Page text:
Hutchings added that people should be able to be “less distracted by the glamour of someone operating in a wholly different context to us and [be] able to filter for the expertise and advice that helps us move forward.”


Meta Platforms: Its Metrics Still Tell A Compelling Story

Mar. 09, 2022 9:55 AM ETMeta Platforms, Inc. (FB)AAPLGOOG11 Comments11 Likes


  • Meta Platforms stock trades at historically low valuation multiples, down almost 42% since September 2021.
  • Indeed, Apples’ policy changes will cost FB around $10 billion, but the encouraging analytics of the in-app shopping features may push Meta to pursue massive in-housing endeavors.
  • The competition, especially TikTok, is on the rise, but with well over half of the global internet-using population on Meta’s platforms, its market share isn’t that easy to beat.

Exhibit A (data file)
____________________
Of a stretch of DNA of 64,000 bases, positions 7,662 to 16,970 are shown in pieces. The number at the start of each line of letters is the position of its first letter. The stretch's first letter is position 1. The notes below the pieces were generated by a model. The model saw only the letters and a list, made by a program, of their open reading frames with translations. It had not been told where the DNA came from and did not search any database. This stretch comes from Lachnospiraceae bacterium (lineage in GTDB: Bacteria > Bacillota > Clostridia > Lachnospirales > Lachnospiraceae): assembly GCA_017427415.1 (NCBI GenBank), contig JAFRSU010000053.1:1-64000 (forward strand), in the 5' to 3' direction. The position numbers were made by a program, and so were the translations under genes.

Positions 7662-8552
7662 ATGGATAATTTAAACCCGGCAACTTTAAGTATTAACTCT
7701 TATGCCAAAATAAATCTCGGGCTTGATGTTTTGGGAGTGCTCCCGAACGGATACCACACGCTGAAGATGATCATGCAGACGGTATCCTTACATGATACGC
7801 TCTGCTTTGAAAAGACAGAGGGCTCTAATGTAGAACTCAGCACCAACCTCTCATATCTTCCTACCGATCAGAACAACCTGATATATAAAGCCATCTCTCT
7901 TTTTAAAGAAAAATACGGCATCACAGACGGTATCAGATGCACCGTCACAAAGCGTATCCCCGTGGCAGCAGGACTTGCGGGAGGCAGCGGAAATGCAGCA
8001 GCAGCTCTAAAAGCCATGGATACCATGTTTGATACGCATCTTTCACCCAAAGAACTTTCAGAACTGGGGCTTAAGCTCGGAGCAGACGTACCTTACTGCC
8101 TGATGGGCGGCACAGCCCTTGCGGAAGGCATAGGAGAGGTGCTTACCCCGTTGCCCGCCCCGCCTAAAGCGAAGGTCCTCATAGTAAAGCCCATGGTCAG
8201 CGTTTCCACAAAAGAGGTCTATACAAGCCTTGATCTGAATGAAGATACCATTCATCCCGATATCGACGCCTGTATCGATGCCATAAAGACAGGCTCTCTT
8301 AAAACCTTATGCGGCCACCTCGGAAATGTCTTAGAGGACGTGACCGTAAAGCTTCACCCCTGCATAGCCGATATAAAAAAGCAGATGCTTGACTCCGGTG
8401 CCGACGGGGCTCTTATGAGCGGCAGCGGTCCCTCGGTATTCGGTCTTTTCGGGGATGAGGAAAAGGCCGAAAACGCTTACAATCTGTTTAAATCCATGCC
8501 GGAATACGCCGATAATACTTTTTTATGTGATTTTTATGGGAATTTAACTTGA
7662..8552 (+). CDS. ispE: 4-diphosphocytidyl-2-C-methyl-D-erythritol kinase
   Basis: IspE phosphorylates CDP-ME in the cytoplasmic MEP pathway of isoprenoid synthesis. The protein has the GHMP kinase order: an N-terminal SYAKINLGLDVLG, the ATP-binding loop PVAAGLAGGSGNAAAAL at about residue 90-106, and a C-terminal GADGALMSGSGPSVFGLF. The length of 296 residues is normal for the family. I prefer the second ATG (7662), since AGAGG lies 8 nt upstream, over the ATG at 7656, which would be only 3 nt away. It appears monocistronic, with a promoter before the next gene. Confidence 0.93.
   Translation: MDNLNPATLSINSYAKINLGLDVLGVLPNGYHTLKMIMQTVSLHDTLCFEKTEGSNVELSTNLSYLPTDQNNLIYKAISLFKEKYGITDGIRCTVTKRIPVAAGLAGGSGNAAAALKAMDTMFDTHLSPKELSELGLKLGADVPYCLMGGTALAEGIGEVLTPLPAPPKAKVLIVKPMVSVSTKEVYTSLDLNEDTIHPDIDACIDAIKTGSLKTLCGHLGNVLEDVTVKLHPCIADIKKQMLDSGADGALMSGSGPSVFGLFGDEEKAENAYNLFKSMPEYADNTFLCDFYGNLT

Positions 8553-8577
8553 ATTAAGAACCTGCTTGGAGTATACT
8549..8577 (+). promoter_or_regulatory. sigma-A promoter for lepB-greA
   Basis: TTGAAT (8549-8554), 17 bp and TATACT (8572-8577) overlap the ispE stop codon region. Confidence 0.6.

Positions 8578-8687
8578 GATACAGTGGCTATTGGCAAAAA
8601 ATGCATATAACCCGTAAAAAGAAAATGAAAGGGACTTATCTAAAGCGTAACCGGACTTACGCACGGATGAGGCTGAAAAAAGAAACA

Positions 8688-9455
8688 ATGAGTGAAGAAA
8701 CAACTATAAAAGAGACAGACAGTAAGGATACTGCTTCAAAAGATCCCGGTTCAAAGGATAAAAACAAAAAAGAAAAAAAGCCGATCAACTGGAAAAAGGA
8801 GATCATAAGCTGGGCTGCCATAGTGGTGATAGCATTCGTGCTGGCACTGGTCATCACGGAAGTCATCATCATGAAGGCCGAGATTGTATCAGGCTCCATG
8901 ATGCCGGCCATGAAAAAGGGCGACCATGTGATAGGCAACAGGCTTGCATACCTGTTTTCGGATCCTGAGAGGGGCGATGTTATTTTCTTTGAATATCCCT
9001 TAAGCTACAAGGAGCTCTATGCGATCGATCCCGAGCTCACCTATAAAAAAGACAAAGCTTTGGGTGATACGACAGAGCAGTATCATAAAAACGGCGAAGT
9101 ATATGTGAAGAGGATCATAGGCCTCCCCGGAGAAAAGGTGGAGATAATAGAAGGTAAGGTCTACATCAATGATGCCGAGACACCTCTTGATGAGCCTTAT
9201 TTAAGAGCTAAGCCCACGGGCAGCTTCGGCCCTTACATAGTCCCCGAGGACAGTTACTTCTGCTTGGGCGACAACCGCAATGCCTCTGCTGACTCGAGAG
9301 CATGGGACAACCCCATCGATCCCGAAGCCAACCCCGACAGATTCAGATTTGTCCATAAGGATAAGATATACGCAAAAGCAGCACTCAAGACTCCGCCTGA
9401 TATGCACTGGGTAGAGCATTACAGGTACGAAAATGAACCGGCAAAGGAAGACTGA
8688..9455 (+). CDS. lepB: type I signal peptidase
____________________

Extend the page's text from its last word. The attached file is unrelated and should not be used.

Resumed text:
• With over two-fifths of the company’s market cap wiped off, the stock offers a great long-term value play.

Article Thesis

Meta Platforms, Inc. (FB) has lost about 42% of its share value since September 2021 as misfortunes hit the company one after another. The share decent is attributable to its whistleblowing scandal, weak 2022 guidance, intense competition that led to unimpressive monthly active users (MAU) YoY growth, and a first-time-ever quarterly MAU decline.

This article stipulates that Meta is well-positioned to subside these risks and will resume its upward trajectory to becoming a trillion-dollar company in the foreseeable future. Accordingly, the current dip offers an excellent chance for investors to rake up this long-term value opportunity. Accordingly, as a Meta platforms apps user, business customer, and shareholder, I rate the stock with a strong buy rating with at least two to three years of the investment horizon.

Apple’s Policy Changes – Let’s dig into the numbers